How to start a simple compost bin

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Bull Country compost

Ok, so the title might be a bit ambitious for what we are going to do, but why not shoot for the stars? We’ve all been there preparing dinner and you end up with all of those broccoli stems that no one likes to eat, or at breakfast, after you make a dozen sunny-side up eggs because you’re really terrible at flipping fried eggs, but you now have 12 egg shells what do you do with them?

Most people throw away their food scraps but have that little voice in your head saying there is something better for the environment that you could do with that instead of throwing it in a landfill.

But then they tell that voice to shut up and they fill the trash can anyway. Well, I’m here to tell you that you can silence that voice, lessen your garbage bill and create nutrient-rich soil for your gardens!

How do you accomplish all of this? Composting is the answer!

Do your part

Composting is the easiest way to do your part to help save your world. I’ll give you a few of the basics to start composting on your own and if you need a little more guidance, you can always contact your friendly soil and water conservation district for help!

So how do you start? You need a space that isn’t too sunny and isn’t too shady. Too much sun will dry up your compost and will kill the bacteria and microorganisms that breakdown the materials and your carrot that should take a few weeks to break down will take months!

You also don’t want it to be too shady or wet because that’s when things start to rot and no one wants a pile of rotting leaves and asparagus in their backyard. Then you need to think about the type of container you want to use.

Some people have a composting pile, which is literally just a pile without a container. Others use store-bought bins which work just fine, and others like to re-purpose pallets and build their own. The most important part of composting is the ratios of greens and browns.

Know the terms

I know I’m using a lot of technical terms but bear with me — I’ll explain! Greens are anything that have a higher nitrogen content. Nitrogen is a vital protein source for the compost microbes and helps speed up the process of decomposition.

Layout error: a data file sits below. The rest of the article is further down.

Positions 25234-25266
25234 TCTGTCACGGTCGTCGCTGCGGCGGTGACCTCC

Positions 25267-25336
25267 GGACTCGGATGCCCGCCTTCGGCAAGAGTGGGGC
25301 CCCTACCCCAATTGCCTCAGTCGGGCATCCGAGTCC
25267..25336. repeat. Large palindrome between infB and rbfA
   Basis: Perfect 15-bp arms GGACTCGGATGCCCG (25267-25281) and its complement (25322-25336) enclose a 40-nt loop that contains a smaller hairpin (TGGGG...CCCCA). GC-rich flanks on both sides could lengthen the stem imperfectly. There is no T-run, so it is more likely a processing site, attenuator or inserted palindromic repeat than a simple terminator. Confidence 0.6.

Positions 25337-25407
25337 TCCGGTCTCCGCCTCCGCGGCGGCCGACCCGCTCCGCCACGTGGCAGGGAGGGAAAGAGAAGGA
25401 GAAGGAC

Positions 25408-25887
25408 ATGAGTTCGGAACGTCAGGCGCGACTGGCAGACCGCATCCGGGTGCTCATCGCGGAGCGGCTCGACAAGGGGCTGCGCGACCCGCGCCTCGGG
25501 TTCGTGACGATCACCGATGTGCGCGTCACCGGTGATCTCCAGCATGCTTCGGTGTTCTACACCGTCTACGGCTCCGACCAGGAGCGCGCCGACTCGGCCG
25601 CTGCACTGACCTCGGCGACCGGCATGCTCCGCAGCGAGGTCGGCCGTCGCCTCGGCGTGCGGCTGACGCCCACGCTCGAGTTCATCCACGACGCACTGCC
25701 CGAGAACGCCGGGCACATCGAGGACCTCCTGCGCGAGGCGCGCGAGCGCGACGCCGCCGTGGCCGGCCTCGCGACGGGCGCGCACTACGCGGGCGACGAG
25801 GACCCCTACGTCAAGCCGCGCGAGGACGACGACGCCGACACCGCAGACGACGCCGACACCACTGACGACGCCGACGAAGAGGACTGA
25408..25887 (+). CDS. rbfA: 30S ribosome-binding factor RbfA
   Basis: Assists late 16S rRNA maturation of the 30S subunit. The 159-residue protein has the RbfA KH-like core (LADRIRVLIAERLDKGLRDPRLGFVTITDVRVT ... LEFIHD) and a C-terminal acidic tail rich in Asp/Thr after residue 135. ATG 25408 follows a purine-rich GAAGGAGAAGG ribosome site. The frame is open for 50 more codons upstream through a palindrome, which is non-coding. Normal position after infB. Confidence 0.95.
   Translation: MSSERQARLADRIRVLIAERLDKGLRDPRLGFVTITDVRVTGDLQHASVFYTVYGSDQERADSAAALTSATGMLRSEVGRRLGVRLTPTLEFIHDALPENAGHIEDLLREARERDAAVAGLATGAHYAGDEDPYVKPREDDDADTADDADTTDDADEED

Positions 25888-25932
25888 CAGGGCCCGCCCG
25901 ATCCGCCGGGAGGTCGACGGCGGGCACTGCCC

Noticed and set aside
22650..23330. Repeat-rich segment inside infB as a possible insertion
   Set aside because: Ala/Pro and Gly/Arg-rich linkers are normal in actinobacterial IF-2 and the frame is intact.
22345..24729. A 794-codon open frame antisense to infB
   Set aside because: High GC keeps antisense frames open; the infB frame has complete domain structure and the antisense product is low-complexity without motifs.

Some example of greens are veggie scraps, grass clippings, coffee grounds (and filters!), tea bags, pet and human hair as well as egg shells.

Browns are anything that is high in carbon, which is an energy source for the compost microbes. A few examples of browns are sawdust, paper, sticks, leaves and wood ashes.

No matter what your browns or greens are, the smaller you break down the stuff you are composting, the faster your browns and greens turn into compost. However, what you absolutely do not want to add is meat, oils and fats, dairy products and bones.

Now it’s not that these things won’t break down, but, they are going to attract pesky animals and smell horrific! So if you don’t want all of the area raccoons in your backyard, then keep those things out of your compost bin!

The best mix

You want a ratio of 2:1 of greens and browns, while layering your greens and browns as you start your compost bin. The compost will need to be turned every so-often to aid in the decomposition and get you to nutrient-rich soil so much faster than if you just let it go on its own!

So there are the basics of composting. With spring here, you can start your compost bin today and have awesome soil by the end of summer. You will also have less waste going into our landfills and that little guilty voice you hear, goes away!

At Belmont Soil and Water, we are very excited to start a composting program at a local juvenile detention center here in St. Clairsville. We recently received a grant from JB Green Team to implement a three-bin composting system.

With the implementation of this composting program, we are hoping that it will help these children take responsibility and ownership of the compost bins. Later on, once the compost bins are established, we are going to input raised bed gardens so they are able to eat the fruits of their labor.

We are estimating that through the implementation of this composting program we will be able to divert an estimated 10,950 pounds of food waste per year and 522 pounds of paper waste, away from the local landfills.

The impact of the composting program on the environment is measurable by pounds and percentages; however, the potential impact on the youth of this program is a seed that has been planted.

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Hannah Carpenter is the operations manager with Belmont Soil and Water Conservation District in St. Clairsville, Ohio. She can be reached at 740-526-0027, or by email at belmontswcd@gmail.com.

1 COMMENT

  1. Hi! Yea I am a subscriber to the Farm and Dairy magazine of which I enjoy reading. Would like more info from areas I have served in the past but you all do a good job!!
    I read in my last issue of Chris Kick heading off to Iowa! His experience sounds so much like mine when I was interviewed back in 1991 to work for ISU after retiring from OSU in Columbus as an educator director in Lorain County. My job stated out in Union County as an educator for farm practices in the watershed of a large lake in said county. I then found an opening in Extension Director in Cedar County with ISU. I served there for 11 years before retiring as a County education Director. Great people there in Iowa! The farmers were great! I wish great success to Chris – he will like Ames and their aspirations for a greater Extension communions effort! Good Luck!!!

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